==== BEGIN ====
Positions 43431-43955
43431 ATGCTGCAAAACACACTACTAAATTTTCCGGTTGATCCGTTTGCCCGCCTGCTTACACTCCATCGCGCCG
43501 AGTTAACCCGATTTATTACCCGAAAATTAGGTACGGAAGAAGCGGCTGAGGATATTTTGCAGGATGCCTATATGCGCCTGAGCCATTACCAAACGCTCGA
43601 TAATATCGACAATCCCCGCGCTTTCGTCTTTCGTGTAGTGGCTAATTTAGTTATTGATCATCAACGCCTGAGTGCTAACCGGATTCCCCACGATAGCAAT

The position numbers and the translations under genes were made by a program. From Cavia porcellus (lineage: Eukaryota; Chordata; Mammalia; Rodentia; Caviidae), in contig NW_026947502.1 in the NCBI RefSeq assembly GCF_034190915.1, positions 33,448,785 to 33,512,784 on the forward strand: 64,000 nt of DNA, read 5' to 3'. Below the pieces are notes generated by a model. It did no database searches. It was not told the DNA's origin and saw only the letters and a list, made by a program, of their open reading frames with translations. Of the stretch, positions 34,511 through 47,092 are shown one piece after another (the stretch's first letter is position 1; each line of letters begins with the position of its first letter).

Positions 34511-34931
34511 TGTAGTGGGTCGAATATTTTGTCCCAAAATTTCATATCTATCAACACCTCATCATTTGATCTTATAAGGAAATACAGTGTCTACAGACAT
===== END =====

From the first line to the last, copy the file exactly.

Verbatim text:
Positions 43431-43955
43431 ATGCTGCAAAACACACTACTAAATTTTCCGGTTGATCCGTTTGCCCGCCTGCTTACACTCCATCGCGCCG
43501 AGTTAACCCGATTTATTACCCGAAAATTAGGTACGGAAGAAGCGGCTGAGGATATTTTGCAGGATGCCTATATGCGCCTGAGCCATTACCAAACGCTCGA
43601 TAATATCGACAATCCCCGCGCTTTCGTCTTTCGTGTAGTGGCTAATTTAGTTATTGATCATCAACGCCTGAGTGCTAACCGGATTCCCCACGATAGCAAT

The position numbers and the translations under genes were made by a program. From Cavia porcellus (lineage: Eukaryota; Chordata; Mammalia; Rodentia; Caviidae), in contig NW_026947502.1 in the NCBI RefSeq assembly GCF_034190915.1, positions 33,448,785 to 33,512,784 on the forward strand: 64,000 nt of DNA, read 5' to 3'. Below the pieces are notes generated by a model. It did no database searches. It was not told the DNA's origin and saw only the letters and a list, made by a program, of their open reading frames with translations. Of the stretch, positions 34,511 through 47,092 are shown one piece after another (the stretch's first letter is position 1; each line of letters begins with the position of its first letter).

Positions 34511-34931
34511 TGTAGTGGGTCGAATATTTTGTCCCAAAATTTCATATCTATCAACACCTCATCATTTGATCTTATAAGGAAATACAGTGTCTACAGACAT